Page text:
Federal Communications Commission (FCC) Commissioner Brendan Carr recently called for, among other proposals, tech companies to pay into the Universal Service Fund (USF).
You most likely unknowingly interact with USF because you, the consumer, fund it when you pay your monthly phone bill as a surcharge for your service. Since 2002, the tax to you has steadily risen from 6.8% to an astonishing 31.8%, increasing your phone service cost.
Sadly, the cost to you is expanding and will continue to do so if the FCC does not make specific reforms.
The FCC needs to find a more effective way to fund USF without having to overtax consumers. However, there is an answer: the FCC could look to big tech to ensure the fund is flush and more infrastructure is deployed, especially in rural areas.
Under its rules, the FCC permits carriers to pass on their USF contribution through their revenues. USF is the FCC’s primary tool in closing the so-called “digital divide.”
However, it mainly operates as a mechanism by which interstate telecom carriers can subsidize telephone and broadband services to low-income households or receive subsidies to build out their networks to underserved or underserved areas, such as rural areas.
Today, over 90% of consumers use some form of USF services to access mostly fixed-mobile broadband. Currently, only telecom providers’ commercial revenues pay into USF, but it may be time to consider multi-trillion-dollar tech companies’ revenues as an option.
Because not only does big tech substantially profit from those services, but such a plan would also provide a realistic way to reach those with no or insufficient broadband without gouging everyday consumers every month.
Additionally, the FCC’s current system distorts the market for carriers to provide their services and, ironically, build out their networks. For one, the FCC’s carrier contribution level is floating and fluctuates significantly from quarter to quarter.
It also increases every year. Based on a 31.8% contribution rate, for every $10 million a business spends on telecom services, an enterprise will also be laying out an additional $3.1 million in USF assessments that it then has to pass onto its customers.
Coupling this with other taxes and expenses, such as property taxes for laying infrastructure or sales tax, USF becomes an extraordinary expense, especially for small, rural carriers—this means more rural Americans will be on the wrong side of the digital divide.
It follows that the FCC should look into the extent to which tech companies can contribute. Specifically, the statute requires the FCC to establish a “specific, predictable, and sufficient mechanism” for telecom carriers providing telecom services to make USF contributions. Given that tech companies provide services that are akin or the FCC can classify as a telecom services (e.g., Google Voice, Microsoft’s Skype, or Apple’s FaceTime), the FCC could reasonably include those companies’ revenues from those particular services to go into the USF pool.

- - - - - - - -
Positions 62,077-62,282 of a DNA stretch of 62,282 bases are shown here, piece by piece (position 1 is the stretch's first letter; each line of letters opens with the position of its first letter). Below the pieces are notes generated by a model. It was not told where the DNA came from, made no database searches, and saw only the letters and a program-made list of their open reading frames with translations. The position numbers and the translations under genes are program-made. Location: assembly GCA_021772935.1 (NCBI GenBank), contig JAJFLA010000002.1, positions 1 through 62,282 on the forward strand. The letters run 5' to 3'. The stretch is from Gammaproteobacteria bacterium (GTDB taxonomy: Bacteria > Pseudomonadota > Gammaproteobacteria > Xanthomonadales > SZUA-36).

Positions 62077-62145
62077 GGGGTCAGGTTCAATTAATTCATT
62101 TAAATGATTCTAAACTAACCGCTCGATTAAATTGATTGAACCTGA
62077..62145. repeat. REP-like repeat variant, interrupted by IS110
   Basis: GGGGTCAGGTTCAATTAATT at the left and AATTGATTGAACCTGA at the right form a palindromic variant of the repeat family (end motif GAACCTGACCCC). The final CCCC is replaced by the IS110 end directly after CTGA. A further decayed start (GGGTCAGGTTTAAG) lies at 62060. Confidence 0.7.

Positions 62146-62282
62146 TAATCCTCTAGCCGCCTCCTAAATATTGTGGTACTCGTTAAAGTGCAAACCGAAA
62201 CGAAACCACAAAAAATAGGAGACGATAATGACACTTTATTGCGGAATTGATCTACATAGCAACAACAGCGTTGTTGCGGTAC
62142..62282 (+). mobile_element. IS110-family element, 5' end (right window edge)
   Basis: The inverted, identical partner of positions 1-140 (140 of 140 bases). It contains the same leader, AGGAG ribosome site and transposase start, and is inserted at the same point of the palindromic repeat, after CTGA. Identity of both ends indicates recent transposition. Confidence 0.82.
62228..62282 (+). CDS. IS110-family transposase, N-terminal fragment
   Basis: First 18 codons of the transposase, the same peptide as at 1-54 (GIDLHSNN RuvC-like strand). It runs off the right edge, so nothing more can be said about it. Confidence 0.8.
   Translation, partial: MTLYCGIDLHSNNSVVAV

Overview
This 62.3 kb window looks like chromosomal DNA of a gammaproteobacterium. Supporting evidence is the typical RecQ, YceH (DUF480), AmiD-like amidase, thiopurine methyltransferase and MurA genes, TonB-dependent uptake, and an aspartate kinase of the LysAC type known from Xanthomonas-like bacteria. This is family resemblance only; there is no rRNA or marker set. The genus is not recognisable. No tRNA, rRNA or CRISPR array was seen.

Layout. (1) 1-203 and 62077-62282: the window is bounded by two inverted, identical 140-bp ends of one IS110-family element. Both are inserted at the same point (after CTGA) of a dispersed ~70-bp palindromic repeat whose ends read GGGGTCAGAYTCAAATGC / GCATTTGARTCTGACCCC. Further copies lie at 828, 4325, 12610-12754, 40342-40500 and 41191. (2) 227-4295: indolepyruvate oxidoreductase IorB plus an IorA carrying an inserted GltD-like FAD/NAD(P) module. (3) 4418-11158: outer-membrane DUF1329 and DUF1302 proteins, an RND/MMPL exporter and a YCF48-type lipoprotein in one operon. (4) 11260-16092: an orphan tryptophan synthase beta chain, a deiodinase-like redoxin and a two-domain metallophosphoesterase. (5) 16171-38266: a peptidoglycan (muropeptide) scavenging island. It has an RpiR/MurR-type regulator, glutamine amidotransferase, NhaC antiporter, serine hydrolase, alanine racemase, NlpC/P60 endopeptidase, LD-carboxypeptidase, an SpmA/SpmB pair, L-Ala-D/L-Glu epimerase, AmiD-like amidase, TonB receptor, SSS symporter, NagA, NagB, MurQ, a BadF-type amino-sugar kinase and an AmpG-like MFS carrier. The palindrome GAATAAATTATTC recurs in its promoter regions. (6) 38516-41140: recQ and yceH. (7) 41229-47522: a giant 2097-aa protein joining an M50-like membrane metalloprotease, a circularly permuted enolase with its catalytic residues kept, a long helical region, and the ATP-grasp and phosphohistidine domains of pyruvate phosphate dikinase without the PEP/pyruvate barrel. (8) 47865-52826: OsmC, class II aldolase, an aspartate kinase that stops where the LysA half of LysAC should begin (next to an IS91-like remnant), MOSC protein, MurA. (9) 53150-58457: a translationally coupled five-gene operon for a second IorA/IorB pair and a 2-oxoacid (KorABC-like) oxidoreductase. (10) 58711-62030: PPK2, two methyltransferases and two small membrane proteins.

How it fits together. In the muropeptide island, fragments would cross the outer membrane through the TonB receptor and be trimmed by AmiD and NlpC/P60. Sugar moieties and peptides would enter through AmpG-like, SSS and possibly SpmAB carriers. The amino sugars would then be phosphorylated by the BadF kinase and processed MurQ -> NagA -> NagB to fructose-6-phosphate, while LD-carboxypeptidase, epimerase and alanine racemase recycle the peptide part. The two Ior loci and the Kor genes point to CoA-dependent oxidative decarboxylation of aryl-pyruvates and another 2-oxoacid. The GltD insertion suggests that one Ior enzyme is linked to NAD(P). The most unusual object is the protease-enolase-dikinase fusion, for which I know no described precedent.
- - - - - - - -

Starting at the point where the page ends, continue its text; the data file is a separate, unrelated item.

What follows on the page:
Tech companies may feel this is unfair, but let’s unpack this concept a bit. Big tech firms generated nearly $1 trillion in revenues in 2020 by leveraging broadband infrastructure services (while also exploiting a range of tax loopholes). It would take a fraction of a percent of that revenue to cover USF costs 30% tax and, more importantly, put more money into consumers' pockets every month.
What’s more, big tech companies that take up a significant amount of the U.S. national bandwidth could be ideal candidates.
In 2018, a study found that Netflix alone uses 19.1% of total downstream traffic across the U.S. and, at times, could reach up to 40% of total downstream traffic in some fixed networks.
Additionally, the same study found that Amazon Prime Video generates 7.7%, and Google’s YouTtube uses 7.5% during peak hours. Some reports discovered that five companies (i.e., Netflix, YouTube (Alphabet/Google), Amazon Prime, Disney+/Hulu, and Microsoft Xbox) take up more than 75% of total network traffic. Yet, they pay nothing by way of USF.
Although many big tech companies are publicly in favor of the FCC closing the digital divide, it is time for them to put their money where their mouth is and help the FCC bridge the gap to ensure that we can all participate in the digital economy.
Carriers and consumers cannot do it alone, and it’s time for the FCC to consider this an option.
Joel Thayer is Outside Counsel for Lincoln Network and an attorney based in Washington, D.C., who consults on tech and telecommunications policy issues.
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